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Android apps on Chromebook: Chrome OS gets more intimate with Android

Chromebooks on Google I/O
That’s a long journey in a relatively short time.

Google’s ambitious project Chromebook started off with one device — known as CR-48, and a lot of laughter. Today, there are eight OEMs making a total of 15 Chromebooks that are available across 28 countries in the world. On top of that, Top 10 highest-rated laptops on Amazon are all Chromebooks. That is how far Google’s Chromebook project has come so far.

And Google wants to take it a couple of steps farther.

For a long time now, Google has been rumored to be unifying Chrome OS — the operating system that runs on Chromebooks — with Android. It made little sense why Google would continue developing two types of operating systems simultaneously, although Chrome OS is merely¬†a browser made to look like actual operating system. Today at Google I/O, the search giant finally introduces new features that make much more sense on why both Chrome OS and Android should exist and how they will interact with each other.

To begin with, starting with the next ‘L’ version of Android, you will be able to unlock and sign in to your Chromebook using your Android phone. You will also receive all notifications as well as phone call and texts right on your Chromebook. You will also receive warning messages like low battery warning right on your Chromebook.

Also added is the ability to run¬†Android apps on Chromebook. That’s right; Android apps on Chromebook. Google’s Sundar Pichai says it’s a difficult process and it’s not yet there, but as we have seen on stage at I/O today, it’ll eventually get there. Sundar Pichai showed off Evernote, Flipboard, and Vine Android apps running on Chromebook screen. When it’s done, these Android apps will natively run on Chrome OS, which will then be a major selling point of Chromebooks.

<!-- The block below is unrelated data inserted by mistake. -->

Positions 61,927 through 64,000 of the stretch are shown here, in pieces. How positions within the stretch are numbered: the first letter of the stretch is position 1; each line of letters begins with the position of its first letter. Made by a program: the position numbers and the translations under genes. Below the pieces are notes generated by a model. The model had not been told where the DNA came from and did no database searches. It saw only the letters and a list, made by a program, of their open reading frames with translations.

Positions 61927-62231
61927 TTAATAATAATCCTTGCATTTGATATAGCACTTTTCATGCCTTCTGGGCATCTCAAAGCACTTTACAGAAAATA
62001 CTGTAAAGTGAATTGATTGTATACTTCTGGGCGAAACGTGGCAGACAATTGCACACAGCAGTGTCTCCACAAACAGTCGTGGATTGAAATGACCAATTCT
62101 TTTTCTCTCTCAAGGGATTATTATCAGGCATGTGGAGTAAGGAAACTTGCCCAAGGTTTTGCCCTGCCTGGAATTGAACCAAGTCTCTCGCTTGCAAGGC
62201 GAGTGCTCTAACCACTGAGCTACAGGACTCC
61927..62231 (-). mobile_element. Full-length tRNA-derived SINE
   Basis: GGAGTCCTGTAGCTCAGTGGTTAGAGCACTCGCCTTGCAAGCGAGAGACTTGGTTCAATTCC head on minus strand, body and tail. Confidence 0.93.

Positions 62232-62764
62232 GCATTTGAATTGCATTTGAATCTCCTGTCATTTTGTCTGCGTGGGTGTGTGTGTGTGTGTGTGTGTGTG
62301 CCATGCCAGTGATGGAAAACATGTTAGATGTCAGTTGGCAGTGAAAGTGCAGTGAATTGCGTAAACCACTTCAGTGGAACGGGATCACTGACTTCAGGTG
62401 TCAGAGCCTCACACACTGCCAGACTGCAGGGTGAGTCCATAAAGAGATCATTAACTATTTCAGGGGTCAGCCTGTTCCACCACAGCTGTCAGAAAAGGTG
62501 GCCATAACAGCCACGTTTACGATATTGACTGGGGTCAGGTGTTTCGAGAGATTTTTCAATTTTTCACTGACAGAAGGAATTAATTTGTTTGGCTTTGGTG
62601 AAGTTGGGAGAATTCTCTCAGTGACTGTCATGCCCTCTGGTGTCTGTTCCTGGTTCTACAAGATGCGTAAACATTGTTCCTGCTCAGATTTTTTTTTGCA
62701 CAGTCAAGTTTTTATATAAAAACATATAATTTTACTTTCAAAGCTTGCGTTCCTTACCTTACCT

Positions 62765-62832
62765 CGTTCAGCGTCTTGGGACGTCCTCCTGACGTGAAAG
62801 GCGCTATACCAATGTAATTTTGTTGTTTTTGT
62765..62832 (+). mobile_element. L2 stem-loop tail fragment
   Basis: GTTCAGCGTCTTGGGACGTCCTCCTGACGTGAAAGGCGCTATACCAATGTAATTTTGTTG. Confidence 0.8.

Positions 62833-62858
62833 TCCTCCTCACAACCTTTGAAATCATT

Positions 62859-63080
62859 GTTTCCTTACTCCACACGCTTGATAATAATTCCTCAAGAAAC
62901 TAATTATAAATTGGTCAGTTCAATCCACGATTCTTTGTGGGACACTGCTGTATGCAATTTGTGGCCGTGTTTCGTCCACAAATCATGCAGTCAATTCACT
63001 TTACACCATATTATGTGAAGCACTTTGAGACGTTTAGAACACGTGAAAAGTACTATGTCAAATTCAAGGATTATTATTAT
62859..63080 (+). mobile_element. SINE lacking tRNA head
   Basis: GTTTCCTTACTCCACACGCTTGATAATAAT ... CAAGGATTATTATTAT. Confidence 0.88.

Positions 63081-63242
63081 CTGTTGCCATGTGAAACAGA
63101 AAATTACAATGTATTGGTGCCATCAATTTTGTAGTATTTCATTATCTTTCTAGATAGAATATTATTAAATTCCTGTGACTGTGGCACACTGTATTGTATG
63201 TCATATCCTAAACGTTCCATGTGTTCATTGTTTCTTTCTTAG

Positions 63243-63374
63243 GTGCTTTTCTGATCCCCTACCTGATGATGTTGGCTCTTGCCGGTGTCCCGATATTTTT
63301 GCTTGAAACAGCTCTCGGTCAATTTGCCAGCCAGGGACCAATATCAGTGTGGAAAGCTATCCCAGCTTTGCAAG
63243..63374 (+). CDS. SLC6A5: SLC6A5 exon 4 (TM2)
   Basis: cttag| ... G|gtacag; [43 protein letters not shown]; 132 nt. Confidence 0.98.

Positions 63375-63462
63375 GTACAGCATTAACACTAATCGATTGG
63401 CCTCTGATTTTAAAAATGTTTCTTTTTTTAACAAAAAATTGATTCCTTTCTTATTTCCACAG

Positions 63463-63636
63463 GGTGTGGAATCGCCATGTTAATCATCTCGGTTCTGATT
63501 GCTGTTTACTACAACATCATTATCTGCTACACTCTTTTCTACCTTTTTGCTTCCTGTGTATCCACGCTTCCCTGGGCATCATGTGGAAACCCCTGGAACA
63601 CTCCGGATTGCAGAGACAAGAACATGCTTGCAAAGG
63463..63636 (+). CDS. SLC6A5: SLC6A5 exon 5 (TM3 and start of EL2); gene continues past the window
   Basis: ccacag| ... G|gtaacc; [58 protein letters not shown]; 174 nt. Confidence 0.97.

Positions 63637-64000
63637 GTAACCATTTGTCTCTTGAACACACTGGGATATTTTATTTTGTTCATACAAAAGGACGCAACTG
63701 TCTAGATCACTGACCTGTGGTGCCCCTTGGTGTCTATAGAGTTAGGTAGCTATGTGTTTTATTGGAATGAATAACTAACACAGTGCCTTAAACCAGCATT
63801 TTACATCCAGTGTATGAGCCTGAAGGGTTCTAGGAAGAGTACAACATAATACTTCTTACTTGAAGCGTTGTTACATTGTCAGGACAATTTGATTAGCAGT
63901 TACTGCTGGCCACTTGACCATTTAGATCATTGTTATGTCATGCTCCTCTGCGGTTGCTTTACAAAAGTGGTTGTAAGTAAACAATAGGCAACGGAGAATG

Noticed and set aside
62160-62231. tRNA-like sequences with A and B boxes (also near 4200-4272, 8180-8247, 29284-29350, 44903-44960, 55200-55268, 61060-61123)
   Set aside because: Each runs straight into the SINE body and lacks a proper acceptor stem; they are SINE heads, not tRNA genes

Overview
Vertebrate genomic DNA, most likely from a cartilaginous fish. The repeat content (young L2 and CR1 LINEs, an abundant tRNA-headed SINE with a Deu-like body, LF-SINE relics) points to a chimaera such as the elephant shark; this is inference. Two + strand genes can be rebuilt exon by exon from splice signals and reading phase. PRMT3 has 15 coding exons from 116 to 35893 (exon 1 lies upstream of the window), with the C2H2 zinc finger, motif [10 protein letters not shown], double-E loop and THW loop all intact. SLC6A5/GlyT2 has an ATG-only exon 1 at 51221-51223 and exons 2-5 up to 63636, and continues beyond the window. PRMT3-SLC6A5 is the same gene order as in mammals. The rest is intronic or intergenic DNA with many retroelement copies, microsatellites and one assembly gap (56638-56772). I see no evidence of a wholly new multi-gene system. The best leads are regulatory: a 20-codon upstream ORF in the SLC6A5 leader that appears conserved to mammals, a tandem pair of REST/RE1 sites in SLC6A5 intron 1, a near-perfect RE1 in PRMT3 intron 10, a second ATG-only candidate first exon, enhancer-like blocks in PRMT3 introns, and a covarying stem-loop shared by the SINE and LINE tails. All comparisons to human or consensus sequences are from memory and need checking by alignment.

Android app on Chromebook
Flipboard’s Android app running on Chromebook.

It’s still not clear exactly how long this will take for Google to make more important and favorite apps to run natively on Chrome OS, because it’s a challenging task. More so because Android apps are developed to run on touchscreen whereas most Chromebooks don’t have a touchscreen. We are seeing some Chromebooks lately popping up with touchscreens, but it’s not mainstream yet. However, it’s a safe assumption that soon Chromebooks will come with touchscreen even if just for the sake of running Android apps.

Basically the update Google announced today at I/O regarding Chromebook is similar to the iOS 8 and OS X Yosemite integration that Apple announced at its World Wide Developer Conference. These features were a long time coming and we’re finally happy to see them.

What’s your take on this? Do you think the ability to run Android apps on Chrome OS will skyrocket the sales of Chromebooks?

One comment

  1. Well, I’m glad I finally found a website that explains some of the inconsistencies of chromebooks. Now I understand….why extensions…why not android apps, why chromebook actually isn’t the computer of choice if you do work offline like word processing. I think Google misrepresents the machine but what’s new. Everything is marketing misrepresented anymore.

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